Chase Anderson. Meet the Yankees. Right now the Yankees are the Bronx Bombers, and any pitcher in their way needs to be avoided. On Thursday that was Chase Anderson, who followed the Blue Jays' Opener, Julian Merryweather. Neither pitcher was effective, but it was Anderson who gave up five home runs in the 4th inning before mercifully getting the hook. He finished with the following ugly line: 2.2 IP, 8 H, 7 ER, 4 K. His ERA jumped to 7.45. Following the Opener is supposed to be beneficial because it allows a pitcher to face the latter part of the opponent's lineup. Unfortunately, it doesn't really matter who's up to bat for the Yankees. Anderson's 2020 HR/FB rate is now 31.4% and his xFIP is not as discouraging at 4.57, but he can mostly be avoided for now, and it is entirely possible that Blue Jays completely remove him from the rotation. With that being said, Thursday's performance is not fully an indictment on Anderson but a marvel at the opposing lineup.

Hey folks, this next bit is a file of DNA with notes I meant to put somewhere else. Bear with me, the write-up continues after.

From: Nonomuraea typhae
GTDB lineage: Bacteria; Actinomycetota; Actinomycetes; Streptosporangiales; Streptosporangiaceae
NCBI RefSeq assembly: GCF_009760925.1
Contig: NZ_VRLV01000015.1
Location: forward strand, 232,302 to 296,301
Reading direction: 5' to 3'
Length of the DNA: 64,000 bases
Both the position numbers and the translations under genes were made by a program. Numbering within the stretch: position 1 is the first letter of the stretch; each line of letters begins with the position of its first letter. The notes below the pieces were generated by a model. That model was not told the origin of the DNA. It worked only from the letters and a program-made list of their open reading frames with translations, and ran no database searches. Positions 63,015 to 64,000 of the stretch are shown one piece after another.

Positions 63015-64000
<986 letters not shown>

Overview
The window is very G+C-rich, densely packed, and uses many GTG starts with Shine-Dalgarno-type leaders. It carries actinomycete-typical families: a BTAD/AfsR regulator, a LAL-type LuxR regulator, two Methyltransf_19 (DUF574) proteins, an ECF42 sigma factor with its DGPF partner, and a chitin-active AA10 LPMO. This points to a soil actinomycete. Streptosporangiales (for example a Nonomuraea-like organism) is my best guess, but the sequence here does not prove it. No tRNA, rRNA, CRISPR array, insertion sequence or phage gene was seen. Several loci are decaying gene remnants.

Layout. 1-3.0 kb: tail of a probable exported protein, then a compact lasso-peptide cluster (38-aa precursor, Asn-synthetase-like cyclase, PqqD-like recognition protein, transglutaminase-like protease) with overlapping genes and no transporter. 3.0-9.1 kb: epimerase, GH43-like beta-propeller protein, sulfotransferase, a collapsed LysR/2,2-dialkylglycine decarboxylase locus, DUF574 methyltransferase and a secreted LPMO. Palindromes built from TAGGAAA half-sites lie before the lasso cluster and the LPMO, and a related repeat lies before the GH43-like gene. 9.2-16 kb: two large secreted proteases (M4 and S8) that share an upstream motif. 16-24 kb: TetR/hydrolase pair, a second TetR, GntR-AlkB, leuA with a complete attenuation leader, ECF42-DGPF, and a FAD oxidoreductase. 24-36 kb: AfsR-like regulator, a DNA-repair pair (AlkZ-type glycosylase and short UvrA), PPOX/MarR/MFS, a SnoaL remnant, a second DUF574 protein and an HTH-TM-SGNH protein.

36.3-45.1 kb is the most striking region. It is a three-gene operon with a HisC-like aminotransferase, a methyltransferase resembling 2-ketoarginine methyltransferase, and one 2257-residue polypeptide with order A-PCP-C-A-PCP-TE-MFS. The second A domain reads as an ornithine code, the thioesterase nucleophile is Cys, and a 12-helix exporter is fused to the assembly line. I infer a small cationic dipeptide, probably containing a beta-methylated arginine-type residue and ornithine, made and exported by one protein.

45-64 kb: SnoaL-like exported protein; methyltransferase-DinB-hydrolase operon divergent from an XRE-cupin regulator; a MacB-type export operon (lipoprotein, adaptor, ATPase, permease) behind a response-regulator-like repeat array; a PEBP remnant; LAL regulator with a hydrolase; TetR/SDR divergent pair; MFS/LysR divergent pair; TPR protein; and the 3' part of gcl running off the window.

Jose Ramirez, 3B (CLE)
Ramirez had a monster game against Detroit, tallying four hits, two home runs, a double, three runs and four RBIs in a 10-run outburst for the Indians. The huge performance raised his wRC+ to 141, close to his two best seasons of 2017 and 2018. Ramirez's BABIP has really been a drag on his surface stats over the last two seasons, and that depressed BABIP is in line with a growth in flyball rate, something that is actually higher this season. In fact his launch angle is nearly 25 degrees in 2020, more than twice as elevated as the MLB average. That will lead to more pop flys, which will lead to outs. Meanwhile, Ramirez has 13 home runs in spite of a subpar hard hit rate. While there are a handful of drawbacks, Ramirez is one of only two players with double-digit home runs and stolen bases. His batting average is up to .276 and he remains one of the top fantasy players in the game.